• The employee can continue to be employed whilst they wait for an outcome provided that a valid Positive Verification notice has been obtained.

If an employee is ultimately refused status under the EUSS it may be necessary to dismiss them (and if so, advice should be sought prior to dismissing them). If, however they are granted permission through a late application to the EUSS that may not be necessary. 

If an employer continues to employ an EEA or Swiss citizen whilst they make a late application, are they at risk of committing the criminal offence of knowingly employing an illegal worker?

The Guidance says that although there is a criminal offence of knowingly employing an illegal worker, this is: 

"...generally reserved for the most serious cases of non-compliance with the Right to Work Scheme. It is not intended for employers who have employed EEA citizens in good faith having completed a right to work check in the prescribed manner and are acting in accordance with this guidance to support their employees to make an application to the EUSS."

We do recommend that employers take advice about the possible risks on a case-by-case basis. Please contact us if you have any questions or would like advice.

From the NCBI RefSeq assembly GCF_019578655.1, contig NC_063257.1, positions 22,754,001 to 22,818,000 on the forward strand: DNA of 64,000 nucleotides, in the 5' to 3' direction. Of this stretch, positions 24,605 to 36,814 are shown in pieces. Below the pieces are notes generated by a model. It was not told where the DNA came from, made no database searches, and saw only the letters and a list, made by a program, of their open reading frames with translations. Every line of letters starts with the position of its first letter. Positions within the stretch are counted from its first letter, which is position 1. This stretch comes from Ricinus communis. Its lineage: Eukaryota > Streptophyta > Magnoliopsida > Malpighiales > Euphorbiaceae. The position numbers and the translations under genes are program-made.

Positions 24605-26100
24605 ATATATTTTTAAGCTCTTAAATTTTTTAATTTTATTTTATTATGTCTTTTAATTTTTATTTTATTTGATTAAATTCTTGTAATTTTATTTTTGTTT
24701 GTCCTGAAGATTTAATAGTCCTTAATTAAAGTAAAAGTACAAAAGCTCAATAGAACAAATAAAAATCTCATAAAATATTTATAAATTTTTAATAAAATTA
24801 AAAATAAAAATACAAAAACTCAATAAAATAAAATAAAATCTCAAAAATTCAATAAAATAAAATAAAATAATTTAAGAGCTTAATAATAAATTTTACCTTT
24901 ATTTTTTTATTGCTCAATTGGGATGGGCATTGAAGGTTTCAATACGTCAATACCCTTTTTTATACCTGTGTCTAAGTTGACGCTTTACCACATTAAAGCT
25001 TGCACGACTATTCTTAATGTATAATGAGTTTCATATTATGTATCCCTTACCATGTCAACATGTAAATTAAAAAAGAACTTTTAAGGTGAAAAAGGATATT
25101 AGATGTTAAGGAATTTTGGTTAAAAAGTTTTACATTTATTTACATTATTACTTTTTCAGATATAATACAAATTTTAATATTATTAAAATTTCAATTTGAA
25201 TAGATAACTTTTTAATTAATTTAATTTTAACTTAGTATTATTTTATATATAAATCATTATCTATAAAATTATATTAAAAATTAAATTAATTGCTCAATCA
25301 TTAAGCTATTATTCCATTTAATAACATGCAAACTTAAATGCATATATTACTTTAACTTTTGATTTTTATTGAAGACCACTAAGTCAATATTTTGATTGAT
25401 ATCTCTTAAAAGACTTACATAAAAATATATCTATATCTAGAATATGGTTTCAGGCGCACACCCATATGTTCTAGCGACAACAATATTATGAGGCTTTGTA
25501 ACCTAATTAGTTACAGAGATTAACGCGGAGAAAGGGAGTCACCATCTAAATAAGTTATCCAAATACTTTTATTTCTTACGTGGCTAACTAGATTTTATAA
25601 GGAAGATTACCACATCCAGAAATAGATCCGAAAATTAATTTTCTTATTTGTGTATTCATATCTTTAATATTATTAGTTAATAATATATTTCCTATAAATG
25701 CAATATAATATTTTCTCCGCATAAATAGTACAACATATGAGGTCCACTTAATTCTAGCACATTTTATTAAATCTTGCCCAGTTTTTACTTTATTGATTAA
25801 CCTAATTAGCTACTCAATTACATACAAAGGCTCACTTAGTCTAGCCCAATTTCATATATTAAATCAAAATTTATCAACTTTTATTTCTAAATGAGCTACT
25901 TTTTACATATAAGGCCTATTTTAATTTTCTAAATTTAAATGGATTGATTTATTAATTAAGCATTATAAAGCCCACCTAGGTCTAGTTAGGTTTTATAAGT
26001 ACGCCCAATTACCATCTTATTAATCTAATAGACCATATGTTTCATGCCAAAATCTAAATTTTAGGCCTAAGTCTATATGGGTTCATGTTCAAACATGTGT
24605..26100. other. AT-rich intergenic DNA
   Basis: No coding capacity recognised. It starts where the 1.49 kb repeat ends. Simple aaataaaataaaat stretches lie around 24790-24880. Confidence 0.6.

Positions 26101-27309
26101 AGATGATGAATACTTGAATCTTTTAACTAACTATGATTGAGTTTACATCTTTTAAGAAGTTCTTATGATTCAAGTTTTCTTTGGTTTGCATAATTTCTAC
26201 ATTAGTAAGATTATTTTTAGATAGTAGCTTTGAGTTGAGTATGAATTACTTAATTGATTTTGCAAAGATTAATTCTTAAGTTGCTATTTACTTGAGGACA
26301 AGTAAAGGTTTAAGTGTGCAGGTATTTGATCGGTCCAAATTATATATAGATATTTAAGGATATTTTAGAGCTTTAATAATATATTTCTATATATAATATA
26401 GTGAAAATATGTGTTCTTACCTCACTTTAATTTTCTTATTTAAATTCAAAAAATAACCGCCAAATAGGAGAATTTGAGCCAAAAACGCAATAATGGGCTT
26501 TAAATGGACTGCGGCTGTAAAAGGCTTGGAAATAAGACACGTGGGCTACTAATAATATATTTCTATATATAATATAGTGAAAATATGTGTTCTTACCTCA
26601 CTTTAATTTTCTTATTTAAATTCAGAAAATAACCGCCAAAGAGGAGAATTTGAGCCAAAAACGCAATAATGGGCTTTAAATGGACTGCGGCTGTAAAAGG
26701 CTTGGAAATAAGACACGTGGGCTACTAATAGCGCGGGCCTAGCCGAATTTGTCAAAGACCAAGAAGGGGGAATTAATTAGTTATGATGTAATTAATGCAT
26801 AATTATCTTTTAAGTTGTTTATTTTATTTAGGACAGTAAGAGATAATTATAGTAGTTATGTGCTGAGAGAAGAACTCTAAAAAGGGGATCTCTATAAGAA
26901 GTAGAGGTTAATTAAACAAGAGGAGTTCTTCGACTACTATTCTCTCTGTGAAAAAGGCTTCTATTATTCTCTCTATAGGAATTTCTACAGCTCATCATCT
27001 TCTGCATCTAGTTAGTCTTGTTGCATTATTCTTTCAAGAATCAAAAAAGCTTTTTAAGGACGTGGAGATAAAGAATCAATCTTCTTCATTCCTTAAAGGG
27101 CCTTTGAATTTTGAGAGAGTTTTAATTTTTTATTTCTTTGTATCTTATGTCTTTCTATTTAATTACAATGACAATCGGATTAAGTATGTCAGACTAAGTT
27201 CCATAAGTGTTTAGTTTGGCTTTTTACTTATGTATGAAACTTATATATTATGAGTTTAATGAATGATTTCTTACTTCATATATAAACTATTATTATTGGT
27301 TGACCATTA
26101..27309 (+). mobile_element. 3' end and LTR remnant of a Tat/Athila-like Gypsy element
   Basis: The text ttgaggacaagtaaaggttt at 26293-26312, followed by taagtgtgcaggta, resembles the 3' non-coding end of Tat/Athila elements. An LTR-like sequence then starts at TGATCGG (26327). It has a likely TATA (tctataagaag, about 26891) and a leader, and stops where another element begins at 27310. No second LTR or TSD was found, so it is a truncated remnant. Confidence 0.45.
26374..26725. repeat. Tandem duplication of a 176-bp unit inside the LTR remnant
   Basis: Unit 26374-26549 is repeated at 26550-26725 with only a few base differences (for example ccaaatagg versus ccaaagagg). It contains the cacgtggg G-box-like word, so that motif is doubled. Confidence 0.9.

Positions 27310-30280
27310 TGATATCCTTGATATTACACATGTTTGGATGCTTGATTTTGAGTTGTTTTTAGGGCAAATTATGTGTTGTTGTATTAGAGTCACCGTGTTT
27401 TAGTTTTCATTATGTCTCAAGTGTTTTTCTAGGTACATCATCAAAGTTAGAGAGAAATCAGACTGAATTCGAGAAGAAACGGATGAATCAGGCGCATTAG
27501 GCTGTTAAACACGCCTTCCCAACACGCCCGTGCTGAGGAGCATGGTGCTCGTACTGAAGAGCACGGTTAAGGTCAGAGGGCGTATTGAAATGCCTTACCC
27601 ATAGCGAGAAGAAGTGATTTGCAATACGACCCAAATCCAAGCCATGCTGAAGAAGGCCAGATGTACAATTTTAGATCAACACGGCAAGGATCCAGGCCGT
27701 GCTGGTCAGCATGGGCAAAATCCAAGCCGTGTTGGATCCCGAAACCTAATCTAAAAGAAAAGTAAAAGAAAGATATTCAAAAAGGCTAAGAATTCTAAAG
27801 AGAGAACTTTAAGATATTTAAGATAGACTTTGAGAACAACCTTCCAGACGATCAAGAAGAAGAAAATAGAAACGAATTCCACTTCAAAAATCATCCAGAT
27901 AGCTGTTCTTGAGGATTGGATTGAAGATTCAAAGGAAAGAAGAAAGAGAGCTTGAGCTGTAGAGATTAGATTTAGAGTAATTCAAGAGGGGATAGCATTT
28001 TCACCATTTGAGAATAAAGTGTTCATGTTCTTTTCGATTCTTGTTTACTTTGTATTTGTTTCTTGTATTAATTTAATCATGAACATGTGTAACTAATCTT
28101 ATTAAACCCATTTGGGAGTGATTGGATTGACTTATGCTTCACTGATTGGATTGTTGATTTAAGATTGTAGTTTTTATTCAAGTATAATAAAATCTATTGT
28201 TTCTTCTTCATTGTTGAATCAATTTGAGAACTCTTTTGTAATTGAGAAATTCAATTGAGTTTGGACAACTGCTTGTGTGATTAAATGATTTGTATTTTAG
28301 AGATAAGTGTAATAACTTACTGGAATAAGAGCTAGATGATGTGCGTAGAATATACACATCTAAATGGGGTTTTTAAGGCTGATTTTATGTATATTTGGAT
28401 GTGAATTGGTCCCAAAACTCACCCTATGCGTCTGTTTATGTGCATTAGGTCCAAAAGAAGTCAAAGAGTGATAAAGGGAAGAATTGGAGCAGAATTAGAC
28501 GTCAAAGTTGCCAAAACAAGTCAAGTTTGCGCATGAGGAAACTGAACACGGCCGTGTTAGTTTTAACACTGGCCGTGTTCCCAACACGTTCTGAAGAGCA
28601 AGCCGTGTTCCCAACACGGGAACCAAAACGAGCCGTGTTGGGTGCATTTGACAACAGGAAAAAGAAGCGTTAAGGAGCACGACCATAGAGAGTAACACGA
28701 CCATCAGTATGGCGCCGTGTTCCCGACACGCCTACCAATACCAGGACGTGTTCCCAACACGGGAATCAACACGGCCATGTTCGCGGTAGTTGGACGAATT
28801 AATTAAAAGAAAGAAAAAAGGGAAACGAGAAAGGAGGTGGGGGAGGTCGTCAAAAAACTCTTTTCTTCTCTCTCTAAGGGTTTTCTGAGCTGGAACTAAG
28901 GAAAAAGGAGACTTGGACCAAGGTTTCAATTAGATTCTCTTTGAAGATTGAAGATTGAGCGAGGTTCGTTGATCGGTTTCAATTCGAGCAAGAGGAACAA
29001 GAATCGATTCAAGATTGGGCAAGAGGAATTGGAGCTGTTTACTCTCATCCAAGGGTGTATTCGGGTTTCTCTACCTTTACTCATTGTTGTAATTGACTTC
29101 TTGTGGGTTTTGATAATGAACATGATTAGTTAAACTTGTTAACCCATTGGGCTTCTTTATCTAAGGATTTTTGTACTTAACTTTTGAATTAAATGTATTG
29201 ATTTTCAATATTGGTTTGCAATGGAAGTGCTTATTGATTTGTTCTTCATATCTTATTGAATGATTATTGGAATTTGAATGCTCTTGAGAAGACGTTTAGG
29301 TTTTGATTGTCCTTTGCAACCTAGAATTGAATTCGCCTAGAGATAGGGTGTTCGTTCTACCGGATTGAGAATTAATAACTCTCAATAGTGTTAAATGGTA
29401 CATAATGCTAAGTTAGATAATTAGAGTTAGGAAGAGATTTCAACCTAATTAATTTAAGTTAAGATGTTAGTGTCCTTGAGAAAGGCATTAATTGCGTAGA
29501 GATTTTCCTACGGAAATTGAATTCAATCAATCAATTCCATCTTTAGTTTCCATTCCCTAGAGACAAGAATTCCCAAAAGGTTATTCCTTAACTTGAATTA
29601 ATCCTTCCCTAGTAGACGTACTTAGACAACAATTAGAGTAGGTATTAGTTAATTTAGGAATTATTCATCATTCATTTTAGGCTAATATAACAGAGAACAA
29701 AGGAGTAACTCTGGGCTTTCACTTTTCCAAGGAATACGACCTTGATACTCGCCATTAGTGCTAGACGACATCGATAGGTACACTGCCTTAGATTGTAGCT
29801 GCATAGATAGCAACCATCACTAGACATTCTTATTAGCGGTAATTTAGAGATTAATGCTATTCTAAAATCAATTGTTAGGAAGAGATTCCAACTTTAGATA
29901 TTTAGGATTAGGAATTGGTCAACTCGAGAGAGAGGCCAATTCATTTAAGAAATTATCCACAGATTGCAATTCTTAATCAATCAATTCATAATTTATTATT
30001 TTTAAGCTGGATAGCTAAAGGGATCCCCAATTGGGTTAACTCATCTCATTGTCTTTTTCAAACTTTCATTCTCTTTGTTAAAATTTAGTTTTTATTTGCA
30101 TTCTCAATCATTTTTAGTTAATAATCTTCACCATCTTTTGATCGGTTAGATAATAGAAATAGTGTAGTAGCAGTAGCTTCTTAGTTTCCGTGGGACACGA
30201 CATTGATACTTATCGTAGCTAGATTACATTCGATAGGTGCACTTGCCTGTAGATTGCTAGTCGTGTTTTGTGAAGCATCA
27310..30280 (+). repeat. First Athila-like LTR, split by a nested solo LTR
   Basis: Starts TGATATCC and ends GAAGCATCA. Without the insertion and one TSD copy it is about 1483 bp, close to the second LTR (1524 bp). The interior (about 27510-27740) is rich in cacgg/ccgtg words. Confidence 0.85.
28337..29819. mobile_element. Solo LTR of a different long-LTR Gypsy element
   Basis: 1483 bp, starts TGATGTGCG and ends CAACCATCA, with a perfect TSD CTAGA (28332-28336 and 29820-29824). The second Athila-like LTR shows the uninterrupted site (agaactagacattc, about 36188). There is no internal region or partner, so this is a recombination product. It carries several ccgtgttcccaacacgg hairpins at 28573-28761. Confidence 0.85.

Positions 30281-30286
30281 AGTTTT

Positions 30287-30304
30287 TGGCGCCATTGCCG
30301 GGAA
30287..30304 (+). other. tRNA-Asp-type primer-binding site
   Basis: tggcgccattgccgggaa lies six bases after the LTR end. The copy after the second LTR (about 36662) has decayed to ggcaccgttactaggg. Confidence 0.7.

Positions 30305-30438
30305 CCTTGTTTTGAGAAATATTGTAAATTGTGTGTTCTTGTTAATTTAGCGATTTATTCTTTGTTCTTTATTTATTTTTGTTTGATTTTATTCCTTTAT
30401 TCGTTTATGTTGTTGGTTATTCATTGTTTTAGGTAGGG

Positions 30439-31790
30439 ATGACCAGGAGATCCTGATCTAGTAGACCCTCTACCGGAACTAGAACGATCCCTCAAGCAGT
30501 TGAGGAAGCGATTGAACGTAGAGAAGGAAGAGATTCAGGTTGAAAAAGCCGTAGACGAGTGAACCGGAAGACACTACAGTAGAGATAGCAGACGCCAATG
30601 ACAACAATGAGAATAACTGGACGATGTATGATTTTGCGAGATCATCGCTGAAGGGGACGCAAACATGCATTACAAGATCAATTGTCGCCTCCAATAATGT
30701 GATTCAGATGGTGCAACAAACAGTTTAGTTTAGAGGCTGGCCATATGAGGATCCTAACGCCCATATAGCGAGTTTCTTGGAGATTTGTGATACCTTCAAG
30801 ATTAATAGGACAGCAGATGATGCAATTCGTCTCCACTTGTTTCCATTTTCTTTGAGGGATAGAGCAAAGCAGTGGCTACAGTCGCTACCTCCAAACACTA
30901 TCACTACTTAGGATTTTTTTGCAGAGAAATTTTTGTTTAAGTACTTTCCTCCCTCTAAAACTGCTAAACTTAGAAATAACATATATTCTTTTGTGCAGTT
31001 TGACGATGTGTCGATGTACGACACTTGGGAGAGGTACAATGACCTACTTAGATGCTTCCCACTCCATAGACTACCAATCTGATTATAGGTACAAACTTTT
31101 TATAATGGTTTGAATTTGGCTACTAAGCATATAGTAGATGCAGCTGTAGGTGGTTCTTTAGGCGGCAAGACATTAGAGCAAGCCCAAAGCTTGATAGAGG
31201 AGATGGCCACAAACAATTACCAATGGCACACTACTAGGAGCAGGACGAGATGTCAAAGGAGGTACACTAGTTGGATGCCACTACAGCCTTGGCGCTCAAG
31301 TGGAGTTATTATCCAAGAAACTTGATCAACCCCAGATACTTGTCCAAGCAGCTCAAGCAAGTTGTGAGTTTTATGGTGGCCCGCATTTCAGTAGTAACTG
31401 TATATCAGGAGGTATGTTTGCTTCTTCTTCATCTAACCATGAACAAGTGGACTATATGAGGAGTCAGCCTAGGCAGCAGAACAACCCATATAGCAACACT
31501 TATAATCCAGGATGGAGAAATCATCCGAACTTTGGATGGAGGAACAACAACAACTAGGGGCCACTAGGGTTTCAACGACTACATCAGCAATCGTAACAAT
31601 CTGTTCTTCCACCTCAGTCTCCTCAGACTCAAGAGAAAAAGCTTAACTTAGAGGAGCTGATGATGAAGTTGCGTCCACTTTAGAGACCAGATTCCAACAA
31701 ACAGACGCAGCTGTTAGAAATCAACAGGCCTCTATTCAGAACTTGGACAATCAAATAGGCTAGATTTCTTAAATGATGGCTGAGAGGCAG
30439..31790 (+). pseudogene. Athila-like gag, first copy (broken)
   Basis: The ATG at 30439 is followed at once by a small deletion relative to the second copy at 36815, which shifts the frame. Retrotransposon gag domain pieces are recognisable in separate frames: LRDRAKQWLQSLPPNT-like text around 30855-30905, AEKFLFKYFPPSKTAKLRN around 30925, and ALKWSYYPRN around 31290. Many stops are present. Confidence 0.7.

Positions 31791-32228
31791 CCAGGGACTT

Do employers risk a civil penalty for continuing to employ an EEA or Swiss citizen who hasn't applied timeously to the EUSS, if they follow the Guidance?

Employers are advised to record and maintain accurate records of checks and actions taken in regard to the Guidance in the same way evidence is retained to demonstrate a statutory excuse. 

If they follow the process and retain the records, they should have a valid statutory excuse and should avoid a civil penalty. Civil penalties for negligently employing an illegal worker are normally up to £20,000 per employee.

Can an employer employ a job applicant who is an EEA or Swiss citizen if they haven't applied to the EUSS? 

If the job applicant hasn't applied to the EUSS, the guidance suggests employers might want to signpost them to make a late application. If no application is made, unless they have an alternative right to work document that satisfies the requirements of the Guidance then an employer won't be able to employ the individual.

If, however the individual has made a late application, on 6 August 2021, the government announced that late applicants and joining family members will be able to take up new employment while they await the outcome of their application. The Guidance remains that where a job applicant has a Certificate of Application confirming a valid application to the EUSS made on or after 1 July, employers should contact the Employer Checking Service to verify the application. 

As mentioned above individuals who apply from 1 July, and joining family members, will continue to have their rights protected while their application is determined. See more here

More Information 

For more information on any of the issues raised in this blog, please contact Elaine McIlroy, Erin McLafferty, or your usual Brodies contact. 

Workbox by Brodies, our HR and employment law site has detailed information on our Checking the Right to Work in the UK and EU Settlement Scheme pages.